1 in 10 are Internet fraud victims

Recent claims that as many as 10 per cent of British consumers have been the victims of Internet fraud might be too conservative.  That’s according to reports by ProCheckUp who say that the 10 per cent figure may pertain strictly to scams for cash.  There are other Internet scammers who rob people of their user credentials.  These credentials are used across various sites and may have a potentially higher profit for thieves than do credit card numbers.

The other factor in credential theft is that it is becoming harder to steal credit card numbers.

ProCheckUp says that in performing a check on a popular site with around 100.000 subscribers they found that hackers were interested in first downloading passwords and usernames.  People often make the mistake of using a single user name and password for multiple sites; this increases their vulnerability at various sites.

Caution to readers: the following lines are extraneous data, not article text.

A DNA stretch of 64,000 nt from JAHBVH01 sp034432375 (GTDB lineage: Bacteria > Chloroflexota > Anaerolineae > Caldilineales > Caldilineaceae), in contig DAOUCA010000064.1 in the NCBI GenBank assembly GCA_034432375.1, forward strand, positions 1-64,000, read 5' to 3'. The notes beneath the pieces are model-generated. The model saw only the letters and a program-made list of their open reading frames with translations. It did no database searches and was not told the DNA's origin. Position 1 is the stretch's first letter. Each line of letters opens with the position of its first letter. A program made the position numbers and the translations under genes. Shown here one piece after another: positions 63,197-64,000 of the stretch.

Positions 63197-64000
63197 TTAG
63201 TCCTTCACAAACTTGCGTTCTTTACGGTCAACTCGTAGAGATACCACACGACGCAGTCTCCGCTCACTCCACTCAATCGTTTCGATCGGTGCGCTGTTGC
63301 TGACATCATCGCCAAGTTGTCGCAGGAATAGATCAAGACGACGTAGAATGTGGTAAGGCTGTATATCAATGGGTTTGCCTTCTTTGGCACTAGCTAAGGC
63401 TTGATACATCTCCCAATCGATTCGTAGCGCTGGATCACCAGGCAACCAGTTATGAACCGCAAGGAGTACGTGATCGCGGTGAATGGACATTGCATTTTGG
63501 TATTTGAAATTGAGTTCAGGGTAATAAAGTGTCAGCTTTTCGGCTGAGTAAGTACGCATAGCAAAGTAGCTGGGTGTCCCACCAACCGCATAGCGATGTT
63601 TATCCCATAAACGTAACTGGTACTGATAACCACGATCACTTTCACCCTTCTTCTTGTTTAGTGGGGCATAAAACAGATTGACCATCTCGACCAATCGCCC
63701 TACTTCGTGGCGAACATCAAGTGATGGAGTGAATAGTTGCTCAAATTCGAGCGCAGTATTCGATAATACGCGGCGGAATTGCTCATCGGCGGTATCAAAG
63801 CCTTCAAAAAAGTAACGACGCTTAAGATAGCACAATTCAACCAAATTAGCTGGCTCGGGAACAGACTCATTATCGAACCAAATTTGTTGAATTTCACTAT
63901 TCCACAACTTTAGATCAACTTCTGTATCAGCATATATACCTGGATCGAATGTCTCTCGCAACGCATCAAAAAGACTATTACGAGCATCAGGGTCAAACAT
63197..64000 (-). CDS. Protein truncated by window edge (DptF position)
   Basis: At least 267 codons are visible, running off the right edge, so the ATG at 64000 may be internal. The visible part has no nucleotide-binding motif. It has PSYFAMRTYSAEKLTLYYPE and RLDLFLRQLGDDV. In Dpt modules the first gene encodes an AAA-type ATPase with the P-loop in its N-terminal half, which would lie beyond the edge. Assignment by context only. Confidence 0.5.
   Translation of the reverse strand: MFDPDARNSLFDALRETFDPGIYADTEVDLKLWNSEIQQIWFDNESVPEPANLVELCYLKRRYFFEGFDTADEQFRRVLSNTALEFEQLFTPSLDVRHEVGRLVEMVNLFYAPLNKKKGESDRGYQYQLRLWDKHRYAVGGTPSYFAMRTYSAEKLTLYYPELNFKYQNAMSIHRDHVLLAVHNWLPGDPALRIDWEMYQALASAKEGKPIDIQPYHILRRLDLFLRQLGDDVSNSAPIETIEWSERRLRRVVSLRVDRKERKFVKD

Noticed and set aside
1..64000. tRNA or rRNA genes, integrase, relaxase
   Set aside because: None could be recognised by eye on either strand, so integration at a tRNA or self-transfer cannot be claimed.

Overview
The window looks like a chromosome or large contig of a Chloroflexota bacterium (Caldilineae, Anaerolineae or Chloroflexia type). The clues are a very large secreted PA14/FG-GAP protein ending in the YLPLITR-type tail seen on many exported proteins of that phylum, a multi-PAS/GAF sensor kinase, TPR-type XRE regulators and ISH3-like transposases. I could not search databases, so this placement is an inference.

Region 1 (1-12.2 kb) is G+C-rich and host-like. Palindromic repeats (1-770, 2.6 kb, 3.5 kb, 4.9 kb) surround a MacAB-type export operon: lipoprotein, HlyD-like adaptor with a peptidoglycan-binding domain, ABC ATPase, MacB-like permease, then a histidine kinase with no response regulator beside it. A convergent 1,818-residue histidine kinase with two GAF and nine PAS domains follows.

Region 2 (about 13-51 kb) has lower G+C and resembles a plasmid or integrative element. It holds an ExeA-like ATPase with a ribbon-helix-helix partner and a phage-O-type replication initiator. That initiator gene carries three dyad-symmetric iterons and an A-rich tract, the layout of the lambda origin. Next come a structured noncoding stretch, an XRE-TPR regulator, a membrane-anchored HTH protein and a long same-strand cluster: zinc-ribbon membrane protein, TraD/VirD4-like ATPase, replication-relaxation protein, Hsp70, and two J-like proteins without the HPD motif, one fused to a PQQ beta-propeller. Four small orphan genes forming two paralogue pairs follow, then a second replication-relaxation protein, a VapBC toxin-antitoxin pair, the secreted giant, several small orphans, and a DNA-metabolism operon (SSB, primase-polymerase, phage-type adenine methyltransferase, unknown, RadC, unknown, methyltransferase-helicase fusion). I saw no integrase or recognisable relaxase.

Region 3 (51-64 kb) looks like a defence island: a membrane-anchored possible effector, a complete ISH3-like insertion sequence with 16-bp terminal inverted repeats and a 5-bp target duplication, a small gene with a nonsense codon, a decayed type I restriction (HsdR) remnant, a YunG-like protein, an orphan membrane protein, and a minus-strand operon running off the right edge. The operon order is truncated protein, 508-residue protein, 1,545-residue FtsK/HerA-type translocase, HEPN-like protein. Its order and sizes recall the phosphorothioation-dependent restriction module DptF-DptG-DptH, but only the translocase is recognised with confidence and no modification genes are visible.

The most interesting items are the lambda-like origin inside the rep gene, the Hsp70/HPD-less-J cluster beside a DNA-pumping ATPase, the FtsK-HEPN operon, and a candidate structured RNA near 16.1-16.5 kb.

Other recent reports say that nearly 33 per cent do not use the Internet for shopping because they fear identity theft.  This puts the government numbers for a digital Britain far behind projections

Experts say that online businesses need to realize that they should be responsible for their customer security.  Until online business can provide shoppers with protections that will make them feel secure, the trend is likely to move away from buying online, rather than toward it.

Other experts say that it is ultimately the job of the online customers to take methods to protect themselves from fraud.  Consumers need to do things, they say, such as creating individual usernames and passwords for individual sites.  That way, if they get hacked at one site, they will not be automatically hacked at all others.